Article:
How did you manage to break into the movie business?
It took me a long time. I arrived in the US in 1986 at the age of 21.  I took the approach of breaking in through writing. I was just writing script after script, hoping to interest someone and sell one. My goal was that if someone liked one of my scripts enough, I would attach myself as director or they wouldn't get to make it. I thought I was going to do that with MINDHUNTERS (2004). But then they offered me a lot of money for it (this was in 1997) and I was broke and newly married at the time. I never had any real earning potential until that point. I didn’t want to lose the deal, which would have happened had I stuck to my guns about directing it, so I took the money. I knew the next time I found myself in a similar position I could afford to insist on directing. Which is what I did with THE COOLER. People weren't open to me directing it and wanted a name director. They wanted to buy me and the co-writer Frank Hannah off. I said "It's not going to happen and I don't need the money." I was now in a good position to stick to my guns, even if it took four years for the right financier (Ed Pressman) to come along.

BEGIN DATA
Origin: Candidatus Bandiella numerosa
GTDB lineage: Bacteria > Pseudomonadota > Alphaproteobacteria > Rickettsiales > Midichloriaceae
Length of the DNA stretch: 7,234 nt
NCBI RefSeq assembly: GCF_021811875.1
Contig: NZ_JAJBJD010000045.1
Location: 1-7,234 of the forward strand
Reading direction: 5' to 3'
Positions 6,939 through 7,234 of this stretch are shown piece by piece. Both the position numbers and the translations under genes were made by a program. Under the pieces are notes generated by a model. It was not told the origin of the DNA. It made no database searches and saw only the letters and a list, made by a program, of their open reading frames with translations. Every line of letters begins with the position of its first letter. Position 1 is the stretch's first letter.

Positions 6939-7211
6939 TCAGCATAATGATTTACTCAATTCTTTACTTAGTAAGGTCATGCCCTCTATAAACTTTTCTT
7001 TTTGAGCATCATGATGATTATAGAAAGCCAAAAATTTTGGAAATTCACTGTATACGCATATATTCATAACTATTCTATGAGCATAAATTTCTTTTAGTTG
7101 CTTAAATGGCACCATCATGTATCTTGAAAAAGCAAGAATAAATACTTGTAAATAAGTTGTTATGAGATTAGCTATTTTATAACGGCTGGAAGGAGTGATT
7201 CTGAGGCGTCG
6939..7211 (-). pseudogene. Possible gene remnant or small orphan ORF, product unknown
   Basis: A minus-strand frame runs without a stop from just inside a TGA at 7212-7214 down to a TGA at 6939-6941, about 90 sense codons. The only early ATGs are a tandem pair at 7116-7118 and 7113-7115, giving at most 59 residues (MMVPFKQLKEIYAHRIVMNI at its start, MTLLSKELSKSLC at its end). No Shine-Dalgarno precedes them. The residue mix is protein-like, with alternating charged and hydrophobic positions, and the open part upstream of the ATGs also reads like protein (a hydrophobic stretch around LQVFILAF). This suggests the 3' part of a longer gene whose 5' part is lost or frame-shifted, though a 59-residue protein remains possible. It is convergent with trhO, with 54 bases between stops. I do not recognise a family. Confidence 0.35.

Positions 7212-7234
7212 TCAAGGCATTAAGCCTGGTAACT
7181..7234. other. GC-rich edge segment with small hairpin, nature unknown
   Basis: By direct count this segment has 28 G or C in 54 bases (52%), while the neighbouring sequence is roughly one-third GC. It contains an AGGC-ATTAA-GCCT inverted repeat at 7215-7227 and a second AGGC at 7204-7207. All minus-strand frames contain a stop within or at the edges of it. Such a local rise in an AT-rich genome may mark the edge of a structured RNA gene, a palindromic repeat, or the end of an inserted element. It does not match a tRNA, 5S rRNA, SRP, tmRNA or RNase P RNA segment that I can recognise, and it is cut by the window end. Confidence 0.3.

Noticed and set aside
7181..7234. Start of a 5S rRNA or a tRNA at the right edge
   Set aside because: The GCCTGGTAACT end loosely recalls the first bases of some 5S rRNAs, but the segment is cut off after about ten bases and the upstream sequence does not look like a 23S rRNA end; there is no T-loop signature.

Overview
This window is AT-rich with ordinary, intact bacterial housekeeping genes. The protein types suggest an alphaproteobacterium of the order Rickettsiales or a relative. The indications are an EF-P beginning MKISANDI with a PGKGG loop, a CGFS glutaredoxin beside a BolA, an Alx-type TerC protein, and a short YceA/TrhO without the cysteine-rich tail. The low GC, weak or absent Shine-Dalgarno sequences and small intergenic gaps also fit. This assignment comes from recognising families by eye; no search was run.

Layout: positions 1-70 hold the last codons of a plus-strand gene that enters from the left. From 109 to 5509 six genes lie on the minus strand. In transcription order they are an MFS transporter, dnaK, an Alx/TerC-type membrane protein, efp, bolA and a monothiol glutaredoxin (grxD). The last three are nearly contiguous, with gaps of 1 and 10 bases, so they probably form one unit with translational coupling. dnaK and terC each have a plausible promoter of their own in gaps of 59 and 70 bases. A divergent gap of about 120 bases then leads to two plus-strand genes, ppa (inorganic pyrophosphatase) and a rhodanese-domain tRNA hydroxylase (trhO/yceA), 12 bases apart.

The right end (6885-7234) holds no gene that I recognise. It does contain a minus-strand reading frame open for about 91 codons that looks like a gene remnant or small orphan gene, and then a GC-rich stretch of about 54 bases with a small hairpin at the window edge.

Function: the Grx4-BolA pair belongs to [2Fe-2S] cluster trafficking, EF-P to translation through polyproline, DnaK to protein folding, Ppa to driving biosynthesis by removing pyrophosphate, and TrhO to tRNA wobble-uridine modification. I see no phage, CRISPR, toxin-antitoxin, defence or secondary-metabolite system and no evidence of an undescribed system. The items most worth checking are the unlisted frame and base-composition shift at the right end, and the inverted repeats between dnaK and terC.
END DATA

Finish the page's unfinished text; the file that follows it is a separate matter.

I spoke to Wayne by telephone on 31st March 2013 and would like to thank him for the kind use of his time.

Paul Rowlands is a Japan-based writer. After completing a BA Humanities course (majoring in English and Science) at the University of Chester, he moved to Japan in 1999. He writes for the James Bond magazine, Kiss Kiss Bang Bang, has had articles published on Press Play and has had an almost lifelong obsession with cinema, something the advent of DVD only increased. Paul is also a writer of so far unpublished short stories and novels, and is planning his first short film.

1 comment:

Chad Armstrong said...

Here are some behind the scenes pics from the set of Kramer's Blazeland
http://s1346.photobucket.com/user/leglesscorpse/library/Bazeland